Pathology Visions 2023 – The Digest

Published: November 14, 2023

Cranfield, UK, 13th November 2023 – Another year celebrating a sold-out exhibition and attendee register, and Pathology Visions 2023 is now over. After speaking to >40 vendors at the show and attending multiple talks and presentations, Signify Research’s Imogen Fitt shares her thoughts below on what the conference’s discourse revealed about the digital pathology industry’s future…

This year’s Pathology Visions was busier than ever, with multiple presentations from vendors, academics and regulatory authorities that helped shed light on the various nuances of the digital pathology industry.

After taking a tour through Halloween Town we at Signify Research spent time connecting with industry stakeholders and discussing the future of the digital pathology market; below are our thoughts on some of the recurring themes.

Interoperability & Partnerships Take Centre Stage

Pathology Visions is not just an opportunity for vendors to meet new customers, but it also acts as a great stage to announce, initiate, and develop business-to-business relationships, with many vendors reporting an even mixture of the two types of meetings throughout the event.

There’s been many partnerships for digital pathology vendors within and outside of pathology recently, with many more expected near-term. For both industry and customers, it can be difficult to cut through the noise of these announcements and ascertain which will result in significant commercial momentum.

Inter-disciplinary partnerships are often easy enough to evaluate on the surface, but the drive for interoperability has pushed many vendors towards outwardly proving their commitment to interoperability through announcing a series of intra-pathology business partnerships. These were originally impactful for the industry at a time when proprietary standards resulted in vendor ‘lock-in’. However, more recently as scanner vendors have moved towards embracing the DICOM standard and are now openly collaborating with third party software, it’s become a virtual guarantee that any vendor will be willing to integrate with third parties at the behest of its customers.

To this end, partnerships showcasing integration between singular businesses will soon start to evolve. End-to-end solutions between multiple vendors appear to have been becoming more common, but it’s still unclear how much value these provide.

Customers today want to implement and scale their digital pathology workflows with as much ease as possible, and no pathologist wants to go digital only to learn that all the value they were promised is effectively negated via user burnout. Promises of interoperability must be followed with serious investment in deep integration, and for this reason, in the future the discussion will increasingly begin to focus on managing and measuring how well labs can achieve interoperability between different systems.

A recent example of this would be Ibex Medical Analytics and Roche announcing the culmination of their collaboration to deeply embed Ibex’s algorithms into Roche’s IMS platform. The inception of this partnership was first announced years ago, showcasing how this was no easy commitment by the two companies. However, as we’ve outlined in previous insights, digital pathology usage will only increase in the coming years, and as it does users will start to demand embedded algorithms and a more seamless workflow. ‘Zero Click’ integrations will start to become more and more common, especially in high volume algorithms.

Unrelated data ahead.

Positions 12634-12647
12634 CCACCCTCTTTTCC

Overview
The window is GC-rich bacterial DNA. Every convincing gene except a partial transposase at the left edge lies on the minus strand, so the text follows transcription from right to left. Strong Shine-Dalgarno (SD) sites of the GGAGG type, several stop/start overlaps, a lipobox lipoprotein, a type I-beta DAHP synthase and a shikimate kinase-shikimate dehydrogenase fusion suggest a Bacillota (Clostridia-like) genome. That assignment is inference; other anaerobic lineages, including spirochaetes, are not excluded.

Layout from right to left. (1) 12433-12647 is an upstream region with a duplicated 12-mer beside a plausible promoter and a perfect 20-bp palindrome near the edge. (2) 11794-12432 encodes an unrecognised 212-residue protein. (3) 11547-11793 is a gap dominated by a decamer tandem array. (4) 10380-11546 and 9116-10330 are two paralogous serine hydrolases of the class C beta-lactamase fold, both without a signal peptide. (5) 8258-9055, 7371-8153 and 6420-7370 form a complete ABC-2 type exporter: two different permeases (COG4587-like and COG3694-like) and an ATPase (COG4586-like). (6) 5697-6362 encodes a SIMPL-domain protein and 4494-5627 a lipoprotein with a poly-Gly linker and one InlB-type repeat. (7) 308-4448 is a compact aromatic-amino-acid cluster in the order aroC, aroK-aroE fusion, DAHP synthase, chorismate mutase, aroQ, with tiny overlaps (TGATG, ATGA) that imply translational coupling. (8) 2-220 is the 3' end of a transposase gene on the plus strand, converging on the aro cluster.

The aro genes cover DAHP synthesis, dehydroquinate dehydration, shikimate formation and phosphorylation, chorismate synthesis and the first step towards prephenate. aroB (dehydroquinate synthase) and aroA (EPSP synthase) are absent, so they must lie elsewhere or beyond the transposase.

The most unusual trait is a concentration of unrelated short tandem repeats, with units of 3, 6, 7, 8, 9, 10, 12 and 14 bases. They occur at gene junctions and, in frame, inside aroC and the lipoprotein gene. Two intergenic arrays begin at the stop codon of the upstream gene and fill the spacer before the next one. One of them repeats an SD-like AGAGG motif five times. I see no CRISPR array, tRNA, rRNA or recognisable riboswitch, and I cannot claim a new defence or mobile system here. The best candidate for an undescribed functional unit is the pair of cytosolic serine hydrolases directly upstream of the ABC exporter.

Alongside this, the desire in healthcare to simplify supply chains will result in certain vendors beginning to manage more logistical tasks relating to third party vendors. Paige’s AppLab™ is such an example where Paige has committed to allowing its users to browse, trial, purchase, and request additional applications through its marketplace. Whilst attracting partners and negotiating palatable business terms for multiple parties is no easy feat, as we’ve noted in our article on AI orchestration platforms, this will become much more common in the future as the number of vendors labs engage with increases.

AI Remains Front of Mind – But It’s One of Many Issues to be Ratified

Whilst clinical use of AI today is still relatively low, one of the key concerns for labs purchasing an IMS today revolves around a platform’s ability to facilitate access to third party AI algorithms. This reflects the significant interest the market has in adopting AI solutions, but also the significant concern customers have around “locking” themselves into a particular product.

In the US, so few products and algorithms are FDA cleared that clinical customers especially fear ‘wasting’ investment. For newcomers, digital pathology adoption can be arduous, with individual decisions required on pre-imaging workflow protocols, scanners, IMS, displays, AI algorithms and storage retention.

Because of this, certain products and processes are often prioritised over others, and spend can be skewed considerably. In certain markets there remains significant lack of clarity on several issues involved with digital pathology implementation, and this can contribute to a slow and complex adoption.

Regulatory discussions held during the conference offered hope to many, however it’s unlikely given the multitude of issues to tackle that worldwide regulation will be able to effectively put to bed all digital pathology unknowns anytime soon.  Below is a table illustrating some of the barriers present in the US market.

Table 1: Barriers to Digital Pathology Adoption in the US Market Today

There is further progress to come, however. Many vendors are currently seeking regulatory approval and many new ones will submit applications over the next few months. Increasingly studies and economic models are being published that show the return on investment for labs that seek to adopt both digital pathology and digital pathology AI products.